‘Facial recognition’ error message on vending machine sparks concern at University of Waterloo

A set of smart vending machines at the University of Waterloo is expected to be removed from campus after students raised privacy concerns about their software.

The machines have M&M artwork on them and sell chocolate and other candy. They are located throughout campus, including in the Modern Languages building and Hagey Hall.

Earlier this month, a student noticed an error message on one of the machines in the Modern Languages building. It appeared to indicate there was a problem with a facial recognition application.

“We wouldn’t have known if it weren’t for the application error. There’s no warning here,” said River Stanley, a fourth-year student, who investigated the machines for an article in the university publication, mathNEWS.

A vending machine at University of Waterloo displays a facial recognition app error. (Reddit)

A picture of the error message was posted online and students quickly started sharing it around. Since then, many have tried to cover a small hole on the machine that they believe houses a camera.

“What students have been doing over the past two weeks is coming up with sticky tack, with chewing gum, with post it notes, doing anything to cover these sensors,” Stanley said.

“[I’m] kind of shocked just because it’s a vending machine, and I don’t really think they need to be taking facial recognition,” student Dilpreet Sandhu said.

Sandhu said once she found out about the machines, it made her question if there are other places this technology could be being used.

“It is a university campus, so I feel like the general demographic is young adult. You know, late teens, early twenties,” Sandhu said.

In an email, the company that provides the machines, Adaria Vending Services Limited, said: “Please be advised that we are a fulfillment service provider and do not own or manufacture these machines, nor have any access to this type of data from the machines.”

The machines are owned by MARS and the manufacturer is Invenda.

“Students started investigating,” Stanley said. “Over the next day, people are finding these sales processes where you can see this particular model vending machine comes with demographic data sensing capabilities.”

MARS did not respond to requests for comment from CTV.

Invenda also did not respond to CTV’s requests for comment but told Stanley in an email “the demographic detection software integrated into the smart vending machine operates entirely locally.”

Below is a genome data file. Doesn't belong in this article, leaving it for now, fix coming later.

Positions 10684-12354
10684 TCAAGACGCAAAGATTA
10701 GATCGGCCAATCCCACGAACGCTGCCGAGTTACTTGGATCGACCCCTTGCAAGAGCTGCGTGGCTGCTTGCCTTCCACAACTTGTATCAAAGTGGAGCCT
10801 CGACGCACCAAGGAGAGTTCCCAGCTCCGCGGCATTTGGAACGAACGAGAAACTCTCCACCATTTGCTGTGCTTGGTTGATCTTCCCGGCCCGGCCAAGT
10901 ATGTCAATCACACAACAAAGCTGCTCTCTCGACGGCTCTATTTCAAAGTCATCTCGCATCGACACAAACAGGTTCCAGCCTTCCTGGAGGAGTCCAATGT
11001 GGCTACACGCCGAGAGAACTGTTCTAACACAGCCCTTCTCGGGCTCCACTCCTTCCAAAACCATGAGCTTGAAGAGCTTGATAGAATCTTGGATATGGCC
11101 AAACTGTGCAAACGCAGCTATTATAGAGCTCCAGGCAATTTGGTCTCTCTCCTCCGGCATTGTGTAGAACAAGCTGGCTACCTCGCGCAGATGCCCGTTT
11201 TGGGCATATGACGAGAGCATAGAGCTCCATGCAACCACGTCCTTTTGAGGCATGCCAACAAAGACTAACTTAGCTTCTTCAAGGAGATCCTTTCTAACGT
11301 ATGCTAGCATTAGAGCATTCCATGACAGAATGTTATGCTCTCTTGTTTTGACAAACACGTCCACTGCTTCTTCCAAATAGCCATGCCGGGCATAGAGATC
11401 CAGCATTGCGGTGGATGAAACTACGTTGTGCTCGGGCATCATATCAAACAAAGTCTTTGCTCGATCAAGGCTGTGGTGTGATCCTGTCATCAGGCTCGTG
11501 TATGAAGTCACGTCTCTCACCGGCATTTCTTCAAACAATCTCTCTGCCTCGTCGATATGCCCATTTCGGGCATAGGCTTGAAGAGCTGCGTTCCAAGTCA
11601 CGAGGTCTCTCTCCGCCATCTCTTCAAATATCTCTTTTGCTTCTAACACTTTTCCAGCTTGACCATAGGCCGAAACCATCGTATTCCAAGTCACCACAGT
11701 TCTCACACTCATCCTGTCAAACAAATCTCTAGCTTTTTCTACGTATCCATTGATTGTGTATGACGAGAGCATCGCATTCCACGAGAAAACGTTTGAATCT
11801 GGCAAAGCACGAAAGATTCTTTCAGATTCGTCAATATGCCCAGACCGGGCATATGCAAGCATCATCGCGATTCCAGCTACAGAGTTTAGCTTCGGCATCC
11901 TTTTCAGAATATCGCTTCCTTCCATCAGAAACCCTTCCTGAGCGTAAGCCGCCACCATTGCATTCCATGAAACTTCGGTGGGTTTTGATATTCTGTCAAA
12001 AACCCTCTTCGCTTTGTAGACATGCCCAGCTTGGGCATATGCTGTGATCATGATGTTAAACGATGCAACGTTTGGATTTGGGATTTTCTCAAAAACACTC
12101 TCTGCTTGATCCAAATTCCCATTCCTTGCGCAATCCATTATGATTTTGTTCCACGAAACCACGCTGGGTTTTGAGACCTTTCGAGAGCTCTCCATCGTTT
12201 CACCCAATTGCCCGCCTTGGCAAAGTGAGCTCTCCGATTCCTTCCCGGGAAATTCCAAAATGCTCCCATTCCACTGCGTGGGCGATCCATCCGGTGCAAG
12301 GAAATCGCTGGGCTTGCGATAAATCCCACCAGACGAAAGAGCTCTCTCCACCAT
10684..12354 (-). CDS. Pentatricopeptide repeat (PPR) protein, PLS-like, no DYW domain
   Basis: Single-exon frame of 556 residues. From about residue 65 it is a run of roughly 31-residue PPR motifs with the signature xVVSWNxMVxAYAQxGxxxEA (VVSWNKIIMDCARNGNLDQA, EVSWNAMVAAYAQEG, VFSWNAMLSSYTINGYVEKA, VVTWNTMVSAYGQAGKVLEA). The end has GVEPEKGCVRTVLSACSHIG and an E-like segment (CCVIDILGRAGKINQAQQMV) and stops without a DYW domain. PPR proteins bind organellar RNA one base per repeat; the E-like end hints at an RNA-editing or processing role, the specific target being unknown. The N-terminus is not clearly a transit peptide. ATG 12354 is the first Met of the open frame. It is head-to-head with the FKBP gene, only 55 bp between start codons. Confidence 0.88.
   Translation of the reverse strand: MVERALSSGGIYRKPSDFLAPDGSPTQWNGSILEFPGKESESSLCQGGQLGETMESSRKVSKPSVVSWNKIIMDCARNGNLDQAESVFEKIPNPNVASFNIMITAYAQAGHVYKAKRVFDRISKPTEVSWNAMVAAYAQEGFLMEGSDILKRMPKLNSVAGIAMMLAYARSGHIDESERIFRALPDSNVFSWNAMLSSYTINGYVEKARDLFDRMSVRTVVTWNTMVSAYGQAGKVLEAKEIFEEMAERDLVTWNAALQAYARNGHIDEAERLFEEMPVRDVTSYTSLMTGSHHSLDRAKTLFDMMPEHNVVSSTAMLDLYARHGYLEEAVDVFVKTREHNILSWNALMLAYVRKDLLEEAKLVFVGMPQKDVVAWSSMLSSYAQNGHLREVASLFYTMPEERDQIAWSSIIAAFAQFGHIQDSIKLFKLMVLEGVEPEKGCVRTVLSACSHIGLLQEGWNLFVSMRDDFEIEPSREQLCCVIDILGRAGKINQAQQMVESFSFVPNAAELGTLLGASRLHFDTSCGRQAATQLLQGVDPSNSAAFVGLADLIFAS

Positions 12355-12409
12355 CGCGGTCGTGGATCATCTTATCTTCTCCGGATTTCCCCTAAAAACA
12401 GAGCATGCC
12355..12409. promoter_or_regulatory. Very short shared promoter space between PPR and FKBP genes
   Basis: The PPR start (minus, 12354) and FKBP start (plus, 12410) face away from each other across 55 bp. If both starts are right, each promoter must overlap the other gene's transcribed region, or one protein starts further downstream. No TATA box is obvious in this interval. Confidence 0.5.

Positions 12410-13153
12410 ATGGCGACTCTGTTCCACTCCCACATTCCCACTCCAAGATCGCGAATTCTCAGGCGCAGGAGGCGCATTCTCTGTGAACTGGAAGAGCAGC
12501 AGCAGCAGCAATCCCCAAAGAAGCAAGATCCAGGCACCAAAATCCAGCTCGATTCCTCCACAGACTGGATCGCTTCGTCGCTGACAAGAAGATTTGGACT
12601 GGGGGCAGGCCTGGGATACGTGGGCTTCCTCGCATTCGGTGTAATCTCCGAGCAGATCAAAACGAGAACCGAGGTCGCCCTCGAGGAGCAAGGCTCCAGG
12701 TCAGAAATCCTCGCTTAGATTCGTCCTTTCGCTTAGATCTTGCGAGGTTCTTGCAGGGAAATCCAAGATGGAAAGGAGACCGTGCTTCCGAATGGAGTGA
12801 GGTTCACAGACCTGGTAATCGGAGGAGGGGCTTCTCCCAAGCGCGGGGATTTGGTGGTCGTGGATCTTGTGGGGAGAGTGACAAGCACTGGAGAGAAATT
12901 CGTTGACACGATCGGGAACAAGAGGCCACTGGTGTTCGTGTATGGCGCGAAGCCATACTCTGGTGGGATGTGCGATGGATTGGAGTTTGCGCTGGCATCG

“It does not engage in storage, communication, or transmission of any imagery or personally identifiable information,” it continued.

According to Invenda’s website, the Smart Vending Machines can detect the presence of a person, their estimated age and gender. The website said the “software conducts local processing of digital image maps derived from the USB optical sensor in real-time, without storing such data on permanent memory mediums or transmitting it over the Internet to the Cloud.”

Students believe there is a camera inside this hole on the vending machine. (Colton Wiens/CTV Kitchener)

Students quickly spread word about the vending machines online, sparking the push to cover the holes and question what other machines have similar technology.

Invenda told Stanley the software is compliant with the European Union privacy law General Data Protection Regulation, but Stanley questions if it’s legal in Canada.

In 2020, an investigation from the federal privacy commissioner found embedded cameras inside Cadillac Fairview’s digital information kiosks used facial recognition technology to record over five million images of shoppers at malls without their customers’ knowledge or consent.

“The fact that it has been demonstrated to be against privacy legislation and in particular the lack of expressed meaningful consent to be against privacy legislation – that was something that I felt needed to be heard,” Stanley said.

The University of Waterloo said it is dealing with the situation.

“The university has asked that these machines be removed from campus as soon as possible. In the meantime, we’ve asked that the software be disabled,” University of Waterloo spokesperson Rebecca Elming said.

Stanley said if the University does not follow through with removing the machines, he will file a complaint to the Information and Privacy Commissioner of Ontario.


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